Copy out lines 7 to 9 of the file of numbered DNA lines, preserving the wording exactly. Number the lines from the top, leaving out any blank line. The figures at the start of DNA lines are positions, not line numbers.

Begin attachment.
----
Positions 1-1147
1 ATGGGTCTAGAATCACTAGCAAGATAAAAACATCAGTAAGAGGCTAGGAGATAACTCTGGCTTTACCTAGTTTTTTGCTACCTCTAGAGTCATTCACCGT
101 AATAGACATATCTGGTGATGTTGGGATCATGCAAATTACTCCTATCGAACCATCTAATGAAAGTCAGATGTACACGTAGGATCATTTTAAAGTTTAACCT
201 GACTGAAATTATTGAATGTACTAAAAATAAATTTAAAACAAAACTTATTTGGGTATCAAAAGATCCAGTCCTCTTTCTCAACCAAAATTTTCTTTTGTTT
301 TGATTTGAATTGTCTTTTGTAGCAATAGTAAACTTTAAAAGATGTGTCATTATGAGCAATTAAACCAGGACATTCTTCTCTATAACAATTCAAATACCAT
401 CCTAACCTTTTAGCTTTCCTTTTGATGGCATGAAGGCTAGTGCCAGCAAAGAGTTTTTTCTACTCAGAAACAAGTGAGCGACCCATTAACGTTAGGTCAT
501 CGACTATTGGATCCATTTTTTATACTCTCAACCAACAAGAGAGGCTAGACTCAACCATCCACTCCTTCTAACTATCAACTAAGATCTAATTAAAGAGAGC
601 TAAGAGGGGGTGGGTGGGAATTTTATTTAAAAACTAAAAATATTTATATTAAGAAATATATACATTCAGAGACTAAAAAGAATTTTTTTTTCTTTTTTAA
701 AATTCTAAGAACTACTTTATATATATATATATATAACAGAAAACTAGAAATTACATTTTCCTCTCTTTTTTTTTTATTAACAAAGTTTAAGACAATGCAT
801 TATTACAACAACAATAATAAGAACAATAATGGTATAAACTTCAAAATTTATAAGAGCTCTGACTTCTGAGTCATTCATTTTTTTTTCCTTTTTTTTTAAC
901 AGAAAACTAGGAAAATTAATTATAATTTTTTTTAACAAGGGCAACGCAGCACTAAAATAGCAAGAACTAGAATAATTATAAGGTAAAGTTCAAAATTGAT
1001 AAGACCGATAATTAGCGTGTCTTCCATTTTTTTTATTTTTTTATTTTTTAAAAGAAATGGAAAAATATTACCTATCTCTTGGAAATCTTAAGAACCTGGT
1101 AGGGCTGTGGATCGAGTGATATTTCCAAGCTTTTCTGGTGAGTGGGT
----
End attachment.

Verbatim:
501 CGACTATTGGATCCATTTTTTATACTCTCAACCAACAAGAGAGGCTAGACTCAACCATCCACTCCTTCTAACTATCAACTAAGATCTAATTAAAGAGAGC
601 TAAGAGGGGGTGGGTGGGAATTTTATTTAAAAACTAAAAATATTTATATTAAGAAATATATACATTCAGAGACTAAAAAGAATTTTTTTTTCTTTTTTAA
701 AATTCTAAGAACTACTTTATATATATATATATATAACAGAAAACTAGAAATTACATTTTCCTCTCTTTTTTTTTTATTAACAAAGTTTAAGACAATGCAT